Last Year’s Revenue Shortfall Could Mean Trouble for This Year’s Budget
Last year’s major tax revenues came in $104 million short of the amount used by policymakers to build this year’s budget, putting an already slim surplus at risk of disappearing. It’s further proof that New Jersey’s budget remains fragile and would be harmed by broad tax cuts that would drain revenues essential to education, public safety and other public services.
That’s the key takeway from last week’s report by the Office of Legislative Services (OLS), which tallied up the major tax collections for the budget year ended June 30 (FY 2013).
While $104 million is tiny in the context of a $33 billion budget, it takes on a larger importance when the surplus mandated by the state constitution is also very small.
With last year’s major revenues coming in $104 million under, this – assuming no further adjustments in the final audit – would reduce the surplus carried forward to this year’s budget by the same amount, turning the slim $300 million starting surplus into one of $196 million.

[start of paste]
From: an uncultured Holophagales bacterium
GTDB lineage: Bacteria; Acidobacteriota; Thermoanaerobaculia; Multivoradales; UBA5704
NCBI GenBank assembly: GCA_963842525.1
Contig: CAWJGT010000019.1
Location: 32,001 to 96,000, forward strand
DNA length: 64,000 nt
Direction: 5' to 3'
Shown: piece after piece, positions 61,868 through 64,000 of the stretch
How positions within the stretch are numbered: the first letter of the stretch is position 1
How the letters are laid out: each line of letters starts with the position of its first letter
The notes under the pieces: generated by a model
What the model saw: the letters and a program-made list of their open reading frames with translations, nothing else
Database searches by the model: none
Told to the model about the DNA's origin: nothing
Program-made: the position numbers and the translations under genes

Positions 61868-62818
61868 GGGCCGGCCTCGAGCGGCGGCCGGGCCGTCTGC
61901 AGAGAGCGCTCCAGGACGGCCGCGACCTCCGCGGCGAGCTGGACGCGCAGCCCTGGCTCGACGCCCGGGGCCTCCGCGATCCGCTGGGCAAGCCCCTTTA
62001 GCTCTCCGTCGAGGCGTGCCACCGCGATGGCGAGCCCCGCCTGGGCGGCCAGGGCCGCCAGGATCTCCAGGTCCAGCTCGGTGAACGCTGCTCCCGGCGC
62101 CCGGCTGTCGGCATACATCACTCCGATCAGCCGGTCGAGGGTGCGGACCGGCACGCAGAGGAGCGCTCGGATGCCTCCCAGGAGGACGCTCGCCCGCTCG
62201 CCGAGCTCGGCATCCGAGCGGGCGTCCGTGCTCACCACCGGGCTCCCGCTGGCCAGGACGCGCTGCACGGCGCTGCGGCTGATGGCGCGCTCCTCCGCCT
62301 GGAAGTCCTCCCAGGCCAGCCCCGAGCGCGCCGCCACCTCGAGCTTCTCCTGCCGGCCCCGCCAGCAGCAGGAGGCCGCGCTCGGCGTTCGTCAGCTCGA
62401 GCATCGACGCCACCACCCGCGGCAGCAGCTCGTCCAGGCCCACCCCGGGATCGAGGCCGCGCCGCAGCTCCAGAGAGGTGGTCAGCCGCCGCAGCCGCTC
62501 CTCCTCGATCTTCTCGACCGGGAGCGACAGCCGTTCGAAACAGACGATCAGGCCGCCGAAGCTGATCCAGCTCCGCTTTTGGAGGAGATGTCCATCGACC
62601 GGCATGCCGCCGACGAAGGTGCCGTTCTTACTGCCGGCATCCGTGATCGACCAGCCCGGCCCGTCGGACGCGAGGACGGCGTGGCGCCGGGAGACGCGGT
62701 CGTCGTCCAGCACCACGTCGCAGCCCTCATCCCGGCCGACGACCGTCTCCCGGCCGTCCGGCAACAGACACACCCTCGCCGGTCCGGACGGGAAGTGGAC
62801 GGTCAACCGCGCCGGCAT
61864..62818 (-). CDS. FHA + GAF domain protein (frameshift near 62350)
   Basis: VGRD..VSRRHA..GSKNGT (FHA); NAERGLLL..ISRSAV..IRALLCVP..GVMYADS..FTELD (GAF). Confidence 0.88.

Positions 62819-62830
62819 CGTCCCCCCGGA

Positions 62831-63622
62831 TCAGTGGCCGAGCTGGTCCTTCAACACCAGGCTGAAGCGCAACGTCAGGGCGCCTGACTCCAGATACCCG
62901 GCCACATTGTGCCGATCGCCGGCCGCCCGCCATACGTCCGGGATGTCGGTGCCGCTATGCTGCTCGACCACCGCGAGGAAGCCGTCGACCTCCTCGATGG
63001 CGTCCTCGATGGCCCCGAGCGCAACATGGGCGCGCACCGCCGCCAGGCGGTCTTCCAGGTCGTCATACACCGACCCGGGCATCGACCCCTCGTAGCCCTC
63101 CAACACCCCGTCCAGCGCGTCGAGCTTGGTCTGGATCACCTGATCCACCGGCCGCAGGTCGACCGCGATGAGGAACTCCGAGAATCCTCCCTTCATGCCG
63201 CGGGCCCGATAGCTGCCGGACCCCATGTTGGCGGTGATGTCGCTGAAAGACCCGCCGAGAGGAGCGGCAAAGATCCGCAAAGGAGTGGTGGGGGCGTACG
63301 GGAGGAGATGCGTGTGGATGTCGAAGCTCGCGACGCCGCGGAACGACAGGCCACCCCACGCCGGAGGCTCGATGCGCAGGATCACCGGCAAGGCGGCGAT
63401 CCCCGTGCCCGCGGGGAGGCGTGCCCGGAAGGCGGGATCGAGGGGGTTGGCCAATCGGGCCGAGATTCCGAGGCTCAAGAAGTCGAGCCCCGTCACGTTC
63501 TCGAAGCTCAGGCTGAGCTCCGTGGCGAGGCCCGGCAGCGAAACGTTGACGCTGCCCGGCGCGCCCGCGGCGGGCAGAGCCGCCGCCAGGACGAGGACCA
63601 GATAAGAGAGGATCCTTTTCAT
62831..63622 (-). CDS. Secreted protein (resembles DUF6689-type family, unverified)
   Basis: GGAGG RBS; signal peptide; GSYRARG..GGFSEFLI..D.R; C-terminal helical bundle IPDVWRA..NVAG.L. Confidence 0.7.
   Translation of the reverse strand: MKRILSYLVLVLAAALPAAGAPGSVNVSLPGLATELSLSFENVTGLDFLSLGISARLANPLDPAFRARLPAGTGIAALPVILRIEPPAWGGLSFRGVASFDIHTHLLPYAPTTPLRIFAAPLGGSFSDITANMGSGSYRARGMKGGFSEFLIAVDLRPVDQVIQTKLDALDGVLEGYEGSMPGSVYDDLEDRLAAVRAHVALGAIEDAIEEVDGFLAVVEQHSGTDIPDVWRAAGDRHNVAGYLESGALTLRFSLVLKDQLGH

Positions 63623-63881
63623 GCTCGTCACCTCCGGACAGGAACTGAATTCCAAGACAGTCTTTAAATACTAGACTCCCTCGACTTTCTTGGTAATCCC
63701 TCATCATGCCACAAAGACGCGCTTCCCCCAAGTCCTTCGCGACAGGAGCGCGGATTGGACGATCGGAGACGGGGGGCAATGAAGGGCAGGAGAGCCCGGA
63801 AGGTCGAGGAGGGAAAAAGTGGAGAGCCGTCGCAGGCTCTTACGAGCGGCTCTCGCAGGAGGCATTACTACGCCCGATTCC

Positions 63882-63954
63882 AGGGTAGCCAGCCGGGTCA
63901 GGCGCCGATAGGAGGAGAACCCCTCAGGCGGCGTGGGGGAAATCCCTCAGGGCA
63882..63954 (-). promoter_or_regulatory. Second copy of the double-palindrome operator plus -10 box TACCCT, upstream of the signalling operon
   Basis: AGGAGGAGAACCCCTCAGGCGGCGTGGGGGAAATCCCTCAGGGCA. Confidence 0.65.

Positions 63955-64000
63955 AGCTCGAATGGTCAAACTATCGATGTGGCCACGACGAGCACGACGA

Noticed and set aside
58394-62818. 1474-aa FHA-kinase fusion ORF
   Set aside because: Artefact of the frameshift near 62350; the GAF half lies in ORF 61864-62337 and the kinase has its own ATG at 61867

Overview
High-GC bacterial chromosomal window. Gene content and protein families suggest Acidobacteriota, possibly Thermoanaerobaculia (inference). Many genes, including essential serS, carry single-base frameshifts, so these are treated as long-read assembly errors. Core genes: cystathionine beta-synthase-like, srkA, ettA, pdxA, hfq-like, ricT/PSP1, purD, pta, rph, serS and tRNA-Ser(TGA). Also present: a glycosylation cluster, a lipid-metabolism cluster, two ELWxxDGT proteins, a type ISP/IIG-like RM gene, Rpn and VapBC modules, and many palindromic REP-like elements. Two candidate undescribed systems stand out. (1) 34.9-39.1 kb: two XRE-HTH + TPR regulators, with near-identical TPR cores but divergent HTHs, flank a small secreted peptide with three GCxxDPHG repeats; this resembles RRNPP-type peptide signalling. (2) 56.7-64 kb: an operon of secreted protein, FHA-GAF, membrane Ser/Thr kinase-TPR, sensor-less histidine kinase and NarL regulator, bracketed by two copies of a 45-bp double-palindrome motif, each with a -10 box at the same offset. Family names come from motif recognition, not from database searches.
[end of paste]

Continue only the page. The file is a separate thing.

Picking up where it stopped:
Next, assuming that the moderate growth projections assumed in this year’s budget are accurate, then this year’s revenue projections would also be off by $104 million. That would bring the surplus down to $92 million.
And if internet gaming revenues come up short of the budget’s $160 million target, the courts block the administration’s use of $164 million in affordable housing funds for general till or the budget underestimated the income tax spike from wealthy taxpayers trying to beat the federal capital gains increase by loading up on 2012 income, then the surplus will disappear, forcing the administration to rebalance the budget in the middle of the year – a maneuver that becomes more difficult as a smaller percent of the budget is considered discretionary.
The final tally sheds some light into the acrimonious revenue projection discussions we’ve seen in New Jersey over the past year or so. When the administration introduced the budget back in February 2012, its revenue estimate was too optimistic by $589 million while OLS ended up being short $197 million. When the budget was signed in June 2012, the administration projected $380 million too much and OLS $40 million too much. Looking at the final numbers, the administration was $104 million too high while OLS was $139 million too low.
What is disguised by looking at all major tax sources is the role New Jersey’s income tax plays in preventing a major meltdown in public services. Because of the state’s progressive rate structure and the continued good fortunes of the top five percent or so of New Jersey taxpayers (as well as behavioral changes due to federal tax changes), the income tax beat the administration’s 2012 estimates by $88 million above the original estimates and the OLS’s by $396 million. All the other major taxes were $677 million below the administration’s original estimates and $593 million below the original OLS estimates.